Cool Raptor Eyelids
Wow, today might be colder, windier and rainier than yesterday! I think James and Tom thought I was a complete nutbar for standing up on the roof in this weather. It certainly was windy up there.
Since the weather turned ugly, Hercules and Max have been far less active. This morning, they sat over on the nest ledge pretty much the whole time I was there. Since they were being nice and still, and since my digiscoping yesterday was such a rousing success, I decided to try digiscoping again. I count this as no harm, no foul, since I won’t have to waste money getting useless photographs developed. Digital cameras rawk!
My results weren’t terrible, but not great either. You really need the stabilizing apparatus to digiscope at all. That’s the genius of me – it only took 40 mostly useless pictures to admit that thousands of professional wildlife photographers might be onto something.
Max huddled near the west wall of the nest ledge. He looked twice his normal size with his feathers all puffed out for warmth. He sat down on his feet so that they tucked up into his cozy breast feathers. This is a typical roosting when it is cold out pose. Hercules stood in the same pose on the ledge of the niche directly to the west of Max. Both birds opened or closed their eyes about once every minute. How on earth do they sleep like that? They also shifted from foot to foot.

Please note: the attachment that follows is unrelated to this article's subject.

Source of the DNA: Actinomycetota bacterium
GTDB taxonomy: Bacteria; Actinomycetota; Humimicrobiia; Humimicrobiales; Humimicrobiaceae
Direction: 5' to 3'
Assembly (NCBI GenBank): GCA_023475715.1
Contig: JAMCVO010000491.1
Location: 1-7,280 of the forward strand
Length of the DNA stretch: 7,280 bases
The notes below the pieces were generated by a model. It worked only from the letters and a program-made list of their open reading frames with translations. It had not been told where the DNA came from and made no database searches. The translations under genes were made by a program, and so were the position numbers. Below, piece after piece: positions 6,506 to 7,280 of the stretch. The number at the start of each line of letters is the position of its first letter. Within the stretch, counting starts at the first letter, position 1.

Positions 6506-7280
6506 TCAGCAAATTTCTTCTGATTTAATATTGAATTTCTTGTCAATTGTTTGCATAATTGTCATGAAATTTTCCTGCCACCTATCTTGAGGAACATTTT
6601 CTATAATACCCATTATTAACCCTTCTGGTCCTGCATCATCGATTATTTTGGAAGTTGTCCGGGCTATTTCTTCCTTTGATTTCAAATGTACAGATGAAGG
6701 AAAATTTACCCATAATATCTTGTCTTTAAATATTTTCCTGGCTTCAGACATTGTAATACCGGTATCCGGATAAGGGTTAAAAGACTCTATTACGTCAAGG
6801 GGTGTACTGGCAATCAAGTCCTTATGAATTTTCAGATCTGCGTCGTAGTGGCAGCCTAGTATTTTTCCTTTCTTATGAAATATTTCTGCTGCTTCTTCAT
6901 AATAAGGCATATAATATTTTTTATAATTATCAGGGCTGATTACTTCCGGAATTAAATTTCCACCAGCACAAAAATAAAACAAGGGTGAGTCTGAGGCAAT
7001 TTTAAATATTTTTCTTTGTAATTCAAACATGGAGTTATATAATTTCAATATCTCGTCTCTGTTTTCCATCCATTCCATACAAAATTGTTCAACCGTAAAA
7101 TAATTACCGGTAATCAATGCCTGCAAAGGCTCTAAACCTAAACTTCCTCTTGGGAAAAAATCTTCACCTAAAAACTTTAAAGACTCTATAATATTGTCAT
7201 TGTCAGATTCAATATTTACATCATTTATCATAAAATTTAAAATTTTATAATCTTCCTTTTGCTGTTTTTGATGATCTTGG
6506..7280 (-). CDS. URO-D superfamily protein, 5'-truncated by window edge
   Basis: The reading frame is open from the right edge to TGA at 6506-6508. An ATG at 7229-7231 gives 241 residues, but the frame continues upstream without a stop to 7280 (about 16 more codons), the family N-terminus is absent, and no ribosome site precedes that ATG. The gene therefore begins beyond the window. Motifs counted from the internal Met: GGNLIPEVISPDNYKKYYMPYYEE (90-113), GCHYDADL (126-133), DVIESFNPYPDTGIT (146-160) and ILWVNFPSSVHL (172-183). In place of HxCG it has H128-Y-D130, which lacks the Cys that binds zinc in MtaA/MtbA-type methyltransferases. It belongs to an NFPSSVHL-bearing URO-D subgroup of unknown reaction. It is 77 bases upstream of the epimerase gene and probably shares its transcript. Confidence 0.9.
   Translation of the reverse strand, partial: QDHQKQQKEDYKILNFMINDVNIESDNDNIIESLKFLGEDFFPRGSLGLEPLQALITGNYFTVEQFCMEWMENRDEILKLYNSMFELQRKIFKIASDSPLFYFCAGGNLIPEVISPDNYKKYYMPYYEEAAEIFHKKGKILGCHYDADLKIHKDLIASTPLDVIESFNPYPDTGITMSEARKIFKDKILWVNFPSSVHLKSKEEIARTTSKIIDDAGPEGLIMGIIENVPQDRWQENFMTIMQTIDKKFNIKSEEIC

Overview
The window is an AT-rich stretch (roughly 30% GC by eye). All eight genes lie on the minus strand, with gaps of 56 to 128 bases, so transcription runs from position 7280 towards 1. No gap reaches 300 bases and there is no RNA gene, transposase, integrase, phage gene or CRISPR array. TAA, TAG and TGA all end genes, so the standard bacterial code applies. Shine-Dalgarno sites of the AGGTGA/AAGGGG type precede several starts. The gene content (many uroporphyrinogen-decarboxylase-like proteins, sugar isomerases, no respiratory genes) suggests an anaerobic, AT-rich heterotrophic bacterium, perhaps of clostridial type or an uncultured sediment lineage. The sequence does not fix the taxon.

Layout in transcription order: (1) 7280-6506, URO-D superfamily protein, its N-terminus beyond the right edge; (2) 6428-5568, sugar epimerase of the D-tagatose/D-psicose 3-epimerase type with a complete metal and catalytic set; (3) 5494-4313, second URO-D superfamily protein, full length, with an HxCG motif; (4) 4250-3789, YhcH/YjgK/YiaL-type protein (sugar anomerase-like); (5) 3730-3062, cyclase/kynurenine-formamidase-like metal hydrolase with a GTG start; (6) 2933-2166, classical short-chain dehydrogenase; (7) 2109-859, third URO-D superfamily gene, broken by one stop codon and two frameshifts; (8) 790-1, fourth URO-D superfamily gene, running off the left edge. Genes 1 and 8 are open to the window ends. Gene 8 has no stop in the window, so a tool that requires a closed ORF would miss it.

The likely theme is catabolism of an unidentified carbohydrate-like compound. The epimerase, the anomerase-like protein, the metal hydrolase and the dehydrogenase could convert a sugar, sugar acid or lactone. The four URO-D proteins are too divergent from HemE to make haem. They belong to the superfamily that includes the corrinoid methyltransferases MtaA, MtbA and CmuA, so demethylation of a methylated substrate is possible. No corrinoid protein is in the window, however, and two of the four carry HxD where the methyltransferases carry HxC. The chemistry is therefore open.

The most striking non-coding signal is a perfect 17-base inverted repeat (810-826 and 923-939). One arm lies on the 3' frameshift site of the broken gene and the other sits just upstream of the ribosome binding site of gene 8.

I am glad that one of these “eyes half shut” pictures actually came out, because it shows Hercules’ neat eyelid. You will note that unlike human eyelids, a peregrine’s eyelid closes from the bottom. In fact, raptors have three eyelids in total – a bottom lid, a top lid and a nictating membrane. The nictating membrane is transparent and closes laterally across the eye. It protects the eye and keeps it moist. Since the peregrine’s survival literally depends on its vision, it’s no wonder there are so many protections built in. As far as why the outer eyelid closes from the bottom, Mary tells me that there are many theories regarding that.
And where are our chick(s) in development by day 8? Their down continues to come in, so they are getting puffier by the moment. The sheathes of the primary flight feathers (remiges) are just beginning to break the skin on the wings.